You’ve been Framed

As an INFJ, I have a never-ending need to learn. I satisfy this by constantly listening to others, mostly the amazing young adults I work with from whom I learn the most.

Professionally, however, I can usually credit little nuggets of wonder in my practice to my clinical supervisor who also is always teaching me and helping me to keep a student’s mind.

In our latest session, we talked about re-framing.

I often encourage my clients to accept that whist they cannot change certain things, they can change how they choose to react to them.

This is basically Re-framing  (check out a far more professional way of putting it here) but it always feels a bit of a mouthful and difficult to explain.

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Until!!!!! The amazing Carla told me how she does it…

Let’s imagine your problem is in picture format

You may not like the picture, you’re tired of looking at it and it makes you sad, angry etc.

Imagine taking the picture out of its existing frame and placing it in a new one…

The new frame can be anything YOU choose

YOU have control over the way the picture looks

YOU can change how the picture looks

It may always be the same picture inside but you can change the overall look of it by adding a new frame!

Easy Peasy!

So I say this to Carla…

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Can’t wait to use it!

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Mapping for the Mind – Quick Solutions for Teens

The Ultimate Four Letter Word



Sometimes we are faced with awful events over which we have no control. They send us into a spin and we have to use all of our energy and knowledge to process and work through them.

But what if we’ve never been exposed to a tragic event before? What if we’re a young adult and we’re experiencing tragedy in its raw form for the first time?

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Young adults are hardwired to be part of “something”. Often, whether they like it or not, that something can be the school community.

This can make it all the more difficult when something happens which directly affects the school community. The illness, disappearance or even the death of a school colleague can send a tidal wave of shock through a school instantly.

Add the immediate information source of social media and suddenly a dangerous game of Chinese whispers begins.

Here are some of my top tips for supporting young adults if you’re an educator or carer…

Listen, Acknowledge, Believe

We know that young adults can sometimes be accused of never letting the truth stand in the way of a good story but they do not know what is true and what has been inflated for dramatic license.

If they see a new “report” on social media, updating them on their school friend, they are likely to believe it.

Whether you know this to be true or not, it is important to acknowledge that they believe it.

Try and hear them out and then ask them how they feel about the news. Do they believe it? know it to be true? Remind them that there are trusted sources of information such as the school or the parents of their friend. Has the news come from there?

Remember that whether the news is true or not, it will have generated a felt reaction and this should always be acknowledged. Not to do so could result in the young adult withdrawing and not trusting you.

Create Space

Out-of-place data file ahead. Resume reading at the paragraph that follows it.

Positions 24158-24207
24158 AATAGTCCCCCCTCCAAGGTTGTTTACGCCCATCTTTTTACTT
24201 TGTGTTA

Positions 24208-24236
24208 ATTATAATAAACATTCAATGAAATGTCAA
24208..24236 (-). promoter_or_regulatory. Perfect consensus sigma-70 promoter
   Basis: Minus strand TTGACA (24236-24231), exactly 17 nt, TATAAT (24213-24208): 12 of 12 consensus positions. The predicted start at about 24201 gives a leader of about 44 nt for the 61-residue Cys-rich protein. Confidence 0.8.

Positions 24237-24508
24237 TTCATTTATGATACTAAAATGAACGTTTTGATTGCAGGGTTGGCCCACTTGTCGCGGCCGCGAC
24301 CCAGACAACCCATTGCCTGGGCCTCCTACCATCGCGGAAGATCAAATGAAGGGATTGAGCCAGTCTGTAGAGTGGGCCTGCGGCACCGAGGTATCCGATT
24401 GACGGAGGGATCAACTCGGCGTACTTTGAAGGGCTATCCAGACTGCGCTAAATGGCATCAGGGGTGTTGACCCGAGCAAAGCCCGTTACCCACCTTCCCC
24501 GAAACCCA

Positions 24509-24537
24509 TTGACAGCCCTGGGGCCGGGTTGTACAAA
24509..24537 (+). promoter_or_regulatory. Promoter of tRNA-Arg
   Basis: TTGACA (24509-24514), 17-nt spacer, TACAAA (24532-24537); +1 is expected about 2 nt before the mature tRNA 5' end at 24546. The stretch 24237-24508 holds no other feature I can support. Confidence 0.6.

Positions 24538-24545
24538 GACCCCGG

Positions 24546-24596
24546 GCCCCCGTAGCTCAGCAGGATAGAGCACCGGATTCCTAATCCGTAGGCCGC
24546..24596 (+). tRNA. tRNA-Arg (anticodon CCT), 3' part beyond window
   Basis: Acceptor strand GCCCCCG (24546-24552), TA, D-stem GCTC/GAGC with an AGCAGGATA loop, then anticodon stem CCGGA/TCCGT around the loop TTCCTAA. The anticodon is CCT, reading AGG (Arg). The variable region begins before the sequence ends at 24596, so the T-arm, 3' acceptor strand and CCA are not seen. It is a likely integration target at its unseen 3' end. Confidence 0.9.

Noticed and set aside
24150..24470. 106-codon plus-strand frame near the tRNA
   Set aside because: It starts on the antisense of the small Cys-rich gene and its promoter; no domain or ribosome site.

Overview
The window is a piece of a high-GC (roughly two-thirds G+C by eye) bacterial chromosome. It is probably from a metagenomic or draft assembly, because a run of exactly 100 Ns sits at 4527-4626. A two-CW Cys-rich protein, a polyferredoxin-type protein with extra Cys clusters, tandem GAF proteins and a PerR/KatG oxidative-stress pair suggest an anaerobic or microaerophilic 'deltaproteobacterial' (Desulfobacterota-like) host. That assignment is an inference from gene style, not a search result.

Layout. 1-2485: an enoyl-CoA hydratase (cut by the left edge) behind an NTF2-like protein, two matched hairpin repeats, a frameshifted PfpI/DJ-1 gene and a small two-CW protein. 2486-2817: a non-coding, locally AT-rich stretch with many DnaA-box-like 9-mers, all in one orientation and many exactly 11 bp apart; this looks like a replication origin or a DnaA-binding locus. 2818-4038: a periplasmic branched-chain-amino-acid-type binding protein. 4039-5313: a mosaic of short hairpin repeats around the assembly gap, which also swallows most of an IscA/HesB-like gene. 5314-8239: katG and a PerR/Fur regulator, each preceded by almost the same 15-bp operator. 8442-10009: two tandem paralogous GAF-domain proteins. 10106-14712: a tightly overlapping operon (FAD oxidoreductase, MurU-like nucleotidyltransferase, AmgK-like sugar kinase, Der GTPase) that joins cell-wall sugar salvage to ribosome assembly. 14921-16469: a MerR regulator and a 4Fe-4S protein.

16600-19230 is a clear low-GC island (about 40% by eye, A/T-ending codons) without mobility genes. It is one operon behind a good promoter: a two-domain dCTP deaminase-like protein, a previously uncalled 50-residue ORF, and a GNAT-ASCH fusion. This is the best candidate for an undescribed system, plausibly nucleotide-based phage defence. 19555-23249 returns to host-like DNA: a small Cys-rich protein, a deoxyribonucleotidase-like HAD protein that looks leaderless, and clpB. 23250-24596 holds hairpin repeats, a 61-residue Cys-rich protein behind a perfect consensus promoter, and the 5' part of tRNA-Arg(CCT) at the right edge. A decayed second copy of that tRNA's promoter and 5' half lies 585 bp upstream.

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Don’t overwhelm your young adult. They will want to share this new experience with their peers which could come across to us crusty old adults as false and over-dramatising things.

Remember, for many of them, they will not have had a chance to test out the emotions created by a tragic event at school.

Let them see first hand how others react so that they can decide how they want to react.

You may find that your young adult sees the weeping and midnight vigils as pointless but nevertheless is having difficulty expressing how they feel.

As humans, we often want to make sense of tragedy and feel that we are doing something to help.

Be Practical

A school I work with recently had to deal with the tragic death of a former student. Students that I spoke to wanted to do something as a community and decided they would like to light lanterns together. This helped them to mark the loss and have some closure. For more information, see my blog about bereavement.

Things like an open book of condolence, memories or get well wishes can give students a tangible place to go and take some action, mixing with others can help too.

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Encourage students to record their thoughts and feelings on their phone or in a journal. This has can be as helpful as talking to someone.

Give Accurate Information

If you are a school, my advice is to connect with a trusted source of information. The family are the best source but otherwise, police or other support teams working with the family may be able to help.

Share information as and when you have it.

This can be difficult as the social media jungle drum is often the “go to” for news, fake or otherwise.

Be truthful with students from the offset and reassure them that you will share facts as a and when you have them.

Follow through with this!

Offer Support

Use your support teams and any mental health professionals to offer support. Sometimes, having a quick chat or a few minutes time out can really help.

Support doesn’t have to be a talking therapy. Make some quiet space for reflection if students need it and ensure that students will remain quiet. Libraries are often good for this.

Likewise, have a “support hangout” destination where more extroverted types can meet and talk about how they feel with others without fear of recrimination.